You’ve all heard of Dueling Banjos, but have you ever heard dueling accents? Several years ago I overheard a conversation between Bob Patrick and Sang-Yee Rummler, discussing specification coordination. I did not take notice of anything out of the ordinary until Division 8 and the topics of doors came up.
Bob asked if there were any “Par Doors” on the job. Sang-Yee didn’t know what these doors were. Neither did I, so I listened more closely. To paraphrase their minute long verbal exchange, Sang-Yee kept throwing words out that started with “P”, from “Pella” to “painted” while Bob continued to just say “no, Par“. Finally I realized that Bob’s Pennsylvania Dutch accent was showing through, and he was actually saying “Pow-er” doors. It did not help that English is Sang-Yee’s second language – Mandarin is her first. I found it fascinating as to how such small irregularities in one’s pronunciation could cause so much confusion. Plus it was really funny to watch.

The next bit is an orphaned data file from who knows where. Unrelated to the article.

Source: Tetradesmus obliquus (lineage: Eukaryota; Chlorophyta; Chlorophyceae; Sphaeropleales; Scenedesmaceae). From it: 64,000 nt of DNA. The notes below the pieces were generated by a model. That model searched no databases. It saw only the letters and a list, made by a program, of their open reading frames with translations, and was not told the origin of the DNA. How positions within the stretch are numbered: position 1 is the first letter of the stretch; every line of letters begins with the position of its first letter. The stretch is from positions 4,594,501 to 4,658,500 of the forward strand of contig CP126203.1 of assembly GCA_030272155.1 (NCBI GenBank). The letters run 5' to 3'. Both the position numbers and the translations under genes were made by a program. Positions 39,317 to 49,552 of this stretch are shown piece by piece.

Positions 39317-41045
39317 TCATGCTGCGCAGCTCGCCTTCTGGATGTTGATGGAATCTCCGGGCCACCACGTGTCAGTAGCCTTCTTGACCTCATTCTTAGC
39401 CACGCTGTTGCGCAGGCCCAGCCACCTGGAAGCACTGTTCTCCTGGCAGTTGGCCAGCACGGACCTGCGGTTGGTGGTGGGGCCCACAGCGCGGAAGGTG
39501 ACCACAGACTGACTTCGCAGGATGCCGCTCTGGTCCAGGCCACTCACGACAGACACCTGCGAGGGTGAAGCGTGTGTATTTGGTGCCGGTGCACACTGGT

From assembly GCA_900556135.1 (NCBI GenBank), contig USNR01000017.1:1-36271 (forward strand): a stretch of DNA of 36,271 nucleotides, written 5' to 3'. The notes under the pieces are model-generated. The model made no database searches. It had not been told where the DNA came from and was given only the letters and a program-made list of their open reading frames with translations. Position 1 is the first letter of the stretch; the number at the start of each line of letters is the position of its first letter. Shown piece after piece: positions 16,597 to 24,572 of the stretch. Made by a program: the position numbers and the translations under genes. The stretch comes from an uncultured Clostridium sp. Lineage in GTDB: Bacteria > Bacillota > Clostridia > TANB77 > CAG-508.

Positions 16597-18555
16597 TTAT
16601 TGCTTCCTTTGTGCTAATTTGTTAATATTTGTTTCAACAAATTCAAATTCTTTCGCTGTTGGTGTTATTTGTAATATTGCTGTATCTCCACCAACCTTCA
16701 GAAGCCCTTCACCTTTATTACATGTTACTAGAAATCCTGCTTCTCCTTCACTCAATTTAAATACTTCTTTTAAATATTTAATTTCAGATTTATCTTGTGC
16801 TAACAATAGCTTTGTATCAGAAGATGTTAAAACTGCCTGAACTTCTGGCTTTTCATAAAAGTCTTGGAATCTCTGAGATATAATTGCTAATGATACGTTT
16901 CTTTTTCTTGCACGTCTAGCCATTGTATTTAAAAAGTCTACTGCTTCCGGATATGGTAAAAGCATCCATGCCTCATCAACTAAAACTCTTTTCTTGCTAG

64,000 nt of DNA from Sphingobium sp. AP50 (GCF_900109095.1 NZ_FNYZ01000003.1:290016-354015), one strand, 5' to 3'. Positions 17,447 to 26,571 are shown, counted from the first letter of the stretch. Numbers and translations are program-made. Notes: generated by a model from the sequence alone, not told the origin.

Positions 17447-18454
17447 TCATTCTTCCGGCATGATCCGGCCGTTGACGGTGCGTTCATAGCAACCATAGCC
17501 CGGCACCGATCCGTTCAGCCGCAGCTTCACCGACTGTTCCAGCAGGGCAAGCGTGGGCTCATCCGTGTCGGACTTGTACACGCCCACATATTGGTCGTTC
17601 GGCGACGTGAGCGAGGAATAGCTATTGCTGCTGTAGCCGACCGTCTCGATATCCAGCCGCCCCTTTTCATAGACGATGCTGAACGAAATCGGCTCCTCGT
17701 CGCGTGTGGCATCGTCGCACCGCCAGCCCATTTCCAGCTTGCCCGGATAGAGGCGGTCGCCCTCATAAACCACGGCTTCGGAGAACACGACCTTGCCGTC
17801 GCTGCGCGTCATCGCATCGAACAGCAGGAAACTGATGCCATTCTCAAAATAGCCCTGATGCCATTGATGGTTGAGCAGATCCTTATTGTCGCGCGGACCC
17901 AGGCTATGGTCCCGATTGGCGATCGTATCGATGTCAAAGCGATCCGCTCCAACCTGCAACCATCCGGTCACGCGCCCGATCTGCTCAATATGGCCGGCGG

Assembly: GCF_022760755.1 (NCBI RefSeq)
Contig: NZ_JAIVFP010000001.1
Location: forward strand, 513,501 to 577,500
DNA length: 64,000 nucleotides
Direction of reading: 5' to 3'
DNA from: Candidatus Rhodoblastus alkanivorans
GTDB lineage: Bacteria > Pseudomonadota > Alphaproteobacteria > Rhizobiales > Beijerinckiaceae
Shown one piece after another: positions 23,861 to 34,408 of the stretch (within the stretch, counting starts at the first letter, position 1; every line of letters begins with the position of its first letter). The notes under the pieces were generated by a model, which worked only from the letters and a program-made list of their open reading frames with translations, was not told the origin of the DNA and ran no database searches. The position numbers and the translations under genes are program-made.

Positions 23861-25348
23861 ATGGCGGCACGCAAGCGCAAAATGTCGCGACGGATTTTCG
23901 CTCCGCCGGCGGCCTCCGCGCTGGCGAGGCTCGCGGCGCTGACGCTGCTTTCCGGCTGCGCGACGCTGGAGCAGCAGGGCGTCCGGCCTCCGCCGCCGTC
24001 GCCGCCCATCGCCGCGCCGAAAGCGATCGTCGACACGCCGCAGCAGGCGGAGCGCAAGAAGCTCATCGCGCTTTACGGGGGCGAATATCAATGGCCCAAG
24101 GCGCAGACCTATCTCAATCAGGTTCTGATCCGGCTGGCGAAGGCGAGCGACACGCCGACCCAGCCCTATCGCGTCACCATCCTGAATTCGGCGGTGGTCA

To digress from the first story, I was having a conversation about accents with a classmate of mine, who now lives and works in Boston. His friend lapsed in and out of her heavy Bostonian accent, throughout our conversations without noticing that she had done so. I asked her if she thought that I had an accent because I didn’t say things like, “Paaark the Caaar” and such. She said she didn’t think so, which I thought was strange because to me, everyone in Boston sounded like Mayor Quimby from the Simpsons.
It’s amazing that misunderstandings as a result of the slight inflections in one’s pronunciation don’t cause us more problems, as the world continues to grow smaller and we work with people from all over the country and beyond. I wonder why everyone just won’t talk like us. You know – the right way.